KUALA LUMPUR, March 21 — In a sign of the widening chasm between Church and State, the Bible Society of Malaysia (BSM) has challenged the home minister to prove it agreed to the conditional release of its holy books seized from Port Klang. “BSM was never in a hurry to get the Bibles released as alleged by Datuk (Seri) Hishammuddin (Hussein). It was the government who, in response to recent public outcry, themselves decided to release it and to impose conditions without consulting BSM,” said the Christian group’s chairman Lee Min Choon.
Lee said the society first learnt of the ministry’s conditional release on Tuesday through a faxed notice sent at 6pm.
“Before BSM could inform KDN that the conditions were not acceptable to us, KDN had already stamped the Bibles by the next day.
“This shows that it was KDN who were in a hurry to release the Bibles to get themselves out of the controversy they were in,” he told The Malaysian Insider today in an email.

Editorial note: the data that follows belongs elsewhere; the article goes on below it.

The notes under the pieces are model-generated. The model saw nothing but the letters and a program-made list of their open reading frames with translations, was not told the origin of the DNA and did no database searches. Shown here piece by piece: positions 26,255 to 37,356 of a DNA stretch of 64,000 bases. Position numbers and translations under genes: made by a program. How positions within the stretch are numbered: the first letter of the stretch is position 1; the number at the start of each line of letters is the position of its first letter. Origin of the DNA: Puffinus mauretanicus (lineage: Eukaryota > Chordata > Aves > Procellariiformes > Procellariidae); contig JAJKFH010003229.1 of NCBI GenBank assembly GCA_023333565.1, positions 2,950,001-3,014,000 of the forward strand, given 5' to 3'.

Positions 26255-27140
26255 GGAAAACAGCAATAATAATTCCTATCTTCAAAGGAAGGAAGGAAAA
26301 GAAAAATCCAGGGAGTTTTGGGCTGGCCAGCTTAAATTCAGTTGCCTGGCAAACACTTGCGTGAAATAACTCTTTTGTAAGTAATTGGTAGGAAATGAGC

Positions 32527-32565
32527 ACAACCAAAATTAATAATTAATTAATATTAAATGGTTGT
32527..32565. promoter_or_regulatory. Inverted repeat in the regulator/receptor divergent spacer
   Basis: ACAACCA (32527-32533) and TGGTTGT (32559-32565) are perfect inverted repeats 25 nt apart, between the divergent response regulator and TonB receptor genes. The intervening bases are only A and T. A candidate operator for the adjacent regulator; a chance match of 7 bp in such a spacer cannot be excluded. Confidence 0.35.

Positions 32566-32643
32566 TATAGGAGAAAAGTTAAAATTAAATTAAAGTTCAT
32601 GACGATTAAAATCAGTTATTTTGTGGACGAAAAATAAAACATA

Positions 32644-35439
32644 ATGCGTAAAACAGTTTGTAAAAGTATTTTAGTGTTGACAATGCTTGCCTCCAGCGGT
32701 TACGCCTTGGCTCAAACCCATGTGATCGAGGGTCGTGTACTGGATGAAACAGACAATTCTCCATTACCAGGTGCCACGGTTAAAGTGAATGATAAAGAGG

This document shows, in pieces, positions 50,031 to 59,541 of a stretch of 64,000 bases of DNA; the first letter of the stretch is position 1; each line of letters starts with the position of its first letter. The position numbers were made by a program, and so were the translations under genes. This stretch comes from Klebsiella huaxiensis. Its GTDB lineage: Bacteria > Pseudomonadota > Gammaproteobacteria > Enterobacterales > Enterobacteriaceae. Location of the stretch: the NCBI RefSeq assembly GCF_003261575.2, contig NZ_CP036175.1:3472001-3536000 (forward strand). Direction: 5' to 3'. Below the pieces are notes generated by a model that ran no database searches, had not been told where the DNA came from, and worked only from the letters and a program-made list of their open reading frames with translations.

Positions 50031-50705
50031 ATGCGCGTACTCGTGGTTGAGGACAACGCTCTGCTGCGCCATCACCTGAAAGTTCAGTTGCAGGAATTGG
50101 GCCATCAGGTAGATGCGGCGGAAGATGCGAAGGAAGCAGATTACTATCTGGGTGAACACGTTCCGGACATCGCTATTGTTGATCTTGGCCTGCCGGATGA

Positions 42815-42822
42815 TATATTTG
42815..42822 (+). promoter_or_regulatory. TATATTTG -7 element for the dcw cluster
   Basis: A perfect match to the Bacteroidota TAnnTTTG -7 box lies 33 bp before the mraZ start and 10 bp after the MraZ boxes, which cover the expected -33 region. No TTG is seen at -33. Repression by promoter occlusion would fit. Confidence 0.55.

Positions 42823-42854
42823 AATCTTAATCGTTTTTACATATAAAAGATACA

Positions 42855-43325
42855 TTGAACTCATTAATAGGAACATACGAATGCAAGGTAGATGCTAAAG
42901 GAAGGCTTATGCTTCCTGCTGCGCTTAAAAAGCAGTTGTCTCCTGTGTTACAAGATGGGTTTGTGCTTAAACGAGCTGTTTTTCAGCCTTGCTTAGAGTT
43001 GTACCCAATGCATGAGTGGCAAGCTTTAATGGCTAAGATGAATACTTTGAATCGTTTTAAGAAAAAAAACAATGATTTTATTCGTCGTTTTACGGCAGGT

The home ministry’s seal is seen on the cover of a bible in Kuching Port.
KDN is the Home Ministry’s Malay-language acronym. On Thursday, Hishammuddin defended his ministry’s stamping of 5,100 Malay-language Bibles in Port Klang with its official seal, saying it was standard protocol and not done to “deface” the Alkitab.
He added that the serialisation of the Bibles was because “they are subject to the particular seizure in Klang,” in a reference to Selangor’s anti-propagation state law that forbids non-Muslims from preaching to Muslims.
The minister also said his men had no choice but to adhere to these procedures as the BSM had wanted the Bibles released quickly.